Next week I will be installing a small show I have curated for the Eleventh International Encaustic Conference. Each year they have a Curatorial Program in which artists are encouraged to submit proposals for exhibitions for Provincetown and Truro during the Conference. I had an idea for a show with work in monochrome, and I was delighted to have been selected for an exhibition.
For me, as for many others, color is seductive. I revel in the glow of saturated primaries, delight in the bounce of complementary colors side by side, and glide on the softness of muted pastels. Spring greens and yellows have a special place on my palette, and work best when paired with rich umbers and earth tones.
There is a special category, though, for the focused energy to be found by working with monochrome—one color reduced to values. You might think of it as an absence of color. It’s such an easy click to remove the color from an image in Photoshop. But I think of it as compressed color, color so dense that it goes to black, so light that white prevails.
When we look at monochrome, then, we can feast our eyes on value. It’s the infinite range of coal blacks through myriad grays to white infinity. What happens? The elegance of rhythms, the strength of contours, the massiveness of blocks of value appear with an amazing force.
Encaustic adds much to these endeavors. Translucent layers enhance depth and tone. Wax makes the pigments flow and coalesce around pools of rich darks. Wax gives strength to papers that hold their own translucency.
These four artists, whom I have invited to join me in presenting pieces in monochrome, understand brilliantly the power of black and white, and the strength a composition derives from selecting only value, and thus highlighting, form, shape, edge, and line.
Paula Roland masters the fluid edge in her encaustic monotypes. The lines have a vibrancy that cannot be achieved in any other fashion and reflect the meditative state needed to produce a responsive line.
“The elimination of color helps to focus the mind and body to act as one, as in Zen brush painting with ink. The printed mark is a record of a moment arrested in time.”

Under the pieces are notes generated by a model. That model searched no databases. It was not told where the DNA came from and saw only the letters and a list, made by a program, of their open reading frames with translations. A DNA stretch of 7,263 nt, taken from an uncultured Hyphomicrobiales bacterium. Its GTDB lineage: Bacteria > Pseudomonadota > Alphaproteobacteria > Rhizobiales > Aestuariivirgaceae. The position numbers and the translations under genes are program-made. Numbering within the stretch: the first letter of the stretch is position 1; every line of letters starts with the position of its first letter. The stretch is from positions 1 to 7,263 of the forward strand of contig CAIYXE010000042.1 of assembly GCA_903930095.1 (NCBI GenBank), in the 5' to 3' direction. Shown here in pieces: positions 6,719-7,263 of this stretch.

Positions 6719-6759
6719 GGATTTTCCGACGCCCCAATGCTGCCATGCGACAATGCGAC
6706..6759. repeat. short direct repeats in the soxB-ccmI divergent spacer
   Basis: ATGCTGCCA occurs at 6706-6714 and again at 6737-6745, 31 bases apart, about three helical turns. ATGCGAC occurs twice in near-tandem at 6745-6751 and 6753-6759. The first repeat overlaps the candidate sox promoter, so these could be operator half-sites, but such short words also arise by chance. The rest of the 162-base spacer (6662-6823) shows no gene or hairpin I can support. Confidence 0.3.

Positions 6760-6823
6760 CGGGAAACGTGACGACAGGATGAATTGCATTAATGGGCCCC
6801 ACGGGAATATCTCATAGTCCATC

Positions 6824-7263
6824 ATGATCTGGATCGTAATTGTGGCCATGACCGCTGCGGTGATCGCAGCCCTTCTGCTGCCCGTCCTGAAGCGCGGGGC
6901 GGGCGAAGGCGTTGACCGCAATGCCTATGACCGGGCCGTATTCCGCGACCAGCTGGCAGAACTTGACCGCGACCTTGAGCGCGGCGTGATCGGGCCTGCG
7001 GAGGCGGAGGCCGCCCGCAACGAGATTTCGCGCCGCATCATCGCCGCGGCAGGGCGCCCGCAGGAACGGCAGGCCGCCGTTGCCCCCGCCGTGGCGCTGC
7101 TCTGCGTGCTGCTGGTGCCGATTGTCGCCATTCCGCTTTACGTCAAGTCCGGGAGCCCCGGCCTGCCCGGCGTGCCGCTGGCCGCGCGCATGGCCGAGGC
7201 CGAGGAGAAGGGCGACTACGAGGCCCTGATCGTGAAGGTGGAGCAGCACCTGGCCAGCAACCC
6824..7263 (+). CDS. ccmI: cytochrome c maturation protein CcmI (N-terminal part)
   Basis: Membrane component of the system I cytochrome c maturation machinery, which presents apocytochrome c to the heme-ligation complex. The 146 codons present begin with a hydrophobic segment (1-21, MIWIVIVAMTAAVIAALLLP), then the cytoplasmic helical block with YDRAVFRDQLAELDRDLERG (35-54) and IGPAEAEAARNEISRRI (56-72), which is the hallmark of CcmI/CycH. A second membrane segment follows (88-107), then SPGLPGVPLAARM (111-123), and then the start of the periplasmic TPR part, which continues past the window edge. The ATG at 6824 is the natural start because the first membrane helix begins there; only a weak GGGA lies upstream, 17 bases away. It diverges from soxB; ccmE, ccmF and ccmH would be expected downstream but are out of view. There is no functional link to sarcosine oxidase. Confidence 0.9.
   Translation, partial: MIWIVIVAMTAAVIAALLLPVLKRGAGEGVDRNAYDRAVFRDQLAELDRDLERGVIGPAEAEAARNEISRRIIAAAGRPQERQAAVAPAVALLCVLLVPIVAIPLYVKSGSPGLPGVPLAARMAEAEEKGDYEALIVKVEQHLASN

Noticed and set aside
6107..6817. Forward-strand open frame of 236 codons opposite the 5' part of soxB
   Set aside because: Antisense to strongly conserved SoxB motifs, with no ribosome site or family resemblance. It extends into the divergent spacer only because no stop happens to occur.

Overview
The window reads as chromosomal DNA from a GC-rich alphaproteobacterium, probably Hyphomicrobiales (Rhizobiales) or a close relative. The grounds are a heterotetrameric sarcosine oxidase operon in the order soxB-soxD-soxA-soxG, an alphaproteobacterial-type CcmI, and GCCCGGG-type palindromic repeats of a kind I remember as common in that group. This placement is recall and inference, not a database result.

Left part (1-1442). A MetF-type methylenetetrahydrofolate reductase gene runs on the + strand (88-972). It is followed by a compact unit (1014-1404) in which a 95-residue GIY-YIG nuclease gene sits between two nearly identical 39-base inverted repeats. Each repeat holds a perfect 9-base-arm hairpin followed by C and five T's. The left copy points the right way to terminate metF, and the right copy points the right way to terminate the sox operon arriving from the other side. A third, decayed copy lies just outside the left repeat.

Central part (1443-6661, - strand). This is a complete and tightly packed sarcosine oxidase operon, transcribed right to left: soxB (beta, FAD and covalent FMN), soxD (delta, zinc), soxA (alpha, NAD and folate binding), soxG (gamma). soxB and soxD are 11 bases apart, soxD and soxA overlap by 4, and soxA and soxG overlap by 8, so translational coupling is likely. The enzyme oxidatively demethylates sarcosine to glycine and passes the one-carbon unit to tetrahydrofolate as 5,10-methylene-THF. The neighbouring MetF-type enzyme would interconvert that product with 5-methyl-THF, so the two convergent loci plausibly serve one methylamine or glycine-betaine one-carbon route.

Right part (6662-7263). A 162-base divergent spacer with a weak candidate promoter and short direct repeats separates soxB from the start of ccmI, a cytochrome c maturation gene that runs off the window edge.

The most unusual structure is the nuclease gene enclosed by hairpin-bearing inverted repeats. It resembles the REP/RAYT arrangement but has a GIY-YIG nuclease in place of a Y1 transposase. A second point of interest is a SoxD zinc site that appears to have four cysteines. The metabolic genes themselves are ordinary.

Swish I, 2016, encaustic monotype (archival mount on Dibond), 20 x 16 inches
Toby Sisson travels the gamut from black to white and all the permutations of grays in between. Sisson marries text, handwriting, history, and personal experience with personal mark-making in these complex works.
“Monochrome demands clarity and focus. For both the artist and viewer, eliminating color allows attention to be directed with less distraction. It’s also symbolic of the racial themes I explore in my work. I am biracial, literally black and white. As a result, I am always conscious of my identity and its power to shape my movement through the world.”
Automatic Writing 1, 2017, encaustic monotype, 24 x 18 inches
Pat Spainhour uses monochrome to remove emotion so as to focus on structure and design, seeking a balance of light and dark. She is intrigued by “the implied areas, often blank, which the human eye fills in to complete the image”.
“Working in black and white is a challenge that I welcome. Use of color is often associated with emotion, but use of solely black and white requires thoughtful design. As a teacher, I stress design, and in my own work, design is foremost.”
Flutter, 2016, encaustic on paper, 20 x 12 inches
Christine Aaron has a different approach. She achieves her values through absence. The lights come from holes burnt through paper, her dark line is derived from carbonized edges. Even on black Kozo paper the darkest dark comes from fire and the white from light.
“Absence and presence; shadow and light. Shadows appear as projections of physical existence; evidence of presence. They also emerge and dance, are cast as the ephemeral marks of what is absent, no longer material, the mark making of physical loss.”
Imprint, 2017, burnt Kozo paper, beeswax, damar resin, 11 x 8.5 inches
I am very pleased to present these works by these accomplished artists. I hope you will enjoy the show, and it will perhaps add to your appreciation of monochrome and the space between shadow and light.
Many thanks to the artists, to the staff at Castle Hill Center for the Arts in Truro, to Cherie Mittenthal, Artistic Executive Director at Castle Hill, and to Joanne Mattera, Conference Founder.
A print catalog, as well as a PDF version, is available, click here to order.
Claffey, The Space between Shadow and Light #2, 2017, encaustic, graphite, oil on paper on panel, 24 x 24 inches
The Space Between Shadow and Light
Truro Center for the Arts at Castle Hill